Thunder and lightning suddenly burst out of the sky. The bikers were forced to pull into the restaurant’s parking lot. They all ran inside to get out of the storm.
The restaurant was quiet. The only people in the joint were a bunch of old ladies with big hats. The bikers sat at the bar and checked the hat ladies out. The ladies were all dressed in red. Maybe they were retired prostitutes. Maybe this was a union meeting for retired female Canadian Mounties. Maybe today was a red letter day.
The bikers thought the ladies were strange.
The restaurant had a juke box and a dance floor. One of the bikers put money in the juke box. When the music started he went over to one of the red hats and asked her to dance.
She looked aghast!
Her mouth dropped open, but when the biker took her hand she rose to dance, automatically. She still didn’t close her mouth as they danced.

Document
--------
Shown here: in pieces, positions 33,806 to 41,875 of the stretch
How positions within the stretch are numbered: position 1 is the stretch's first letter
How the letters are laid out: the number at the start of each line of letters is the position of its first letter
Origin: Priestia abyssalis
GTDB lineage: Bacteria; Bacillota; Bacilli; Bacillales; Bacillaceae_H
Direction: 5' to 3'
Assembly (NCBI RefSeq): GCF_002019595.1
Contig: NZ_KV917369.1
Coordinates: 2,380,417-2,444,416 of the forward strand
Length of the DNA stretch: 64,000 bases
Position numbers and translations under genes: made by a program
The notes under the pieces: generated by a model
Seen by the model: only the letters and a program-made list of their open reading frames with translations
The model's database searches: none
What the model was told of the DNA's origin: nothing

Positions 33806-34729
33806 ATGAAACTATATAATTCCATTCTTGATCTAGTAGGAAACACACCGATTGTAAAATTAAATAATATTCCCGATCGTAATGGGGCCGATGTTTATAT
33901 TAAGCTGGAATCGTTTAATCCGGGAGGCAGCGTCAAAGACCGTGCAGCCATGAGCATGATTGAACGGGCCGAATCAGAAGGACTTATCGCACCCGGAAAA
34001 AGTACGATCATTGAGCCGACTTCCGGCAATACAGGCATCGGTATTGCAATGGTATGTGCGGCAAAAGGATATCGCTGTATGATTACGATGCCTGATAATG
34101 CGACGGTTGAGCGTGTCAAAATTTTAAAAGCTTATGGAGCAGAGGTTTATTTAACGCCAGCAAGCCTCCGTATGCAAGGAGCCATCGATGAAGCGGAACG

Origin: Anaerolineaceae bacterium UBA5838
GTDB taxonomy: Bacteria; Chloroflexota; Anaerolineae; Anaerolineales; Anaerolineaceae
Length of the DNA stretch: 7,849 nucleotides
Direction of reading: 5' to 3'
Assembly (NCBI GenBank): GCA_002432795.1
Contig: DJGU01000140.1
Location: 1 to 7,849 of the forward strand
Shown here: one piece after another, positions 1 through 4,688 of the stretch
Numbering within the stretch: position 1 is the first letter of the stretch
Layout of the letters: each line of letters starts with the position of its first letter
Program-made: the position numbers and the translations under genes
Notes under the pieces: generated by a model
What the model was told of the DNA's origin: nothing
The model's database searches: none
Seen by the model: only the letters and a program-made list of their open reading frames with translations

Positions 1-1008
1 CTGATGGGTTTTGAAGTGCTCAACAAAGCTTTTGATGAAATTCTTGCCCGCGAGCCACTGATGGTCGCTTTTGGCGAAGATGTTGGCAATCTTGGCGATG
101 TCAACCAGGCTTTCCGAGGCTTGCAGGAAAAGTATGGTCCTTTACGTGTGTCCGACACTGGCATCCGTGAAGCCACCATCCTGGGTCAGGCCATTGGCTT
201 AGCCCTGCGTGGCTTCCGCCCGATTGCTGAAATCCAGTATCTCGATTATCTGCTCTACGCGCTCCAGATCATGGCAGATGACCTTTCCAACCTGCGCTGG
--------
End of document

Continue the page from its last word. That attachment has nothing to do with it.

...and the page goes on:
Another biker asked another red hatted lady to dance, but her head shook “No,” as her eyes opened in large circles. So the biker just stayed and talked. Actually, he was showing her his tattoos. The red hat kept dipping in appreciative understanding.
Another red hat joined the dance floor. And another…and another.
I think the red hats liked the hairy, muscled, tattooed, earring, bandanna, bikers.
And the bikers still couldn’t figure out why these old dames were all wearing red. They asked the red hats, but for some unexplainable reason, they were all rendered speechless.
Eventually, the thunderstorm passed. The bikers finished their beers, and they started to say their goodbyes. The red hats walked out to say goodbye, but also to look at their “hogs.”
The bikers invited some of the red hatted ladies for a ride, and the ladies obliged.
And that’s the last the red hats saw of their friends. They rode on the backs of the Harleys, skirts up over their knees, one hand around the thick middle of a biker, and the other hand holding onto a red hat--and into the sunset they rode.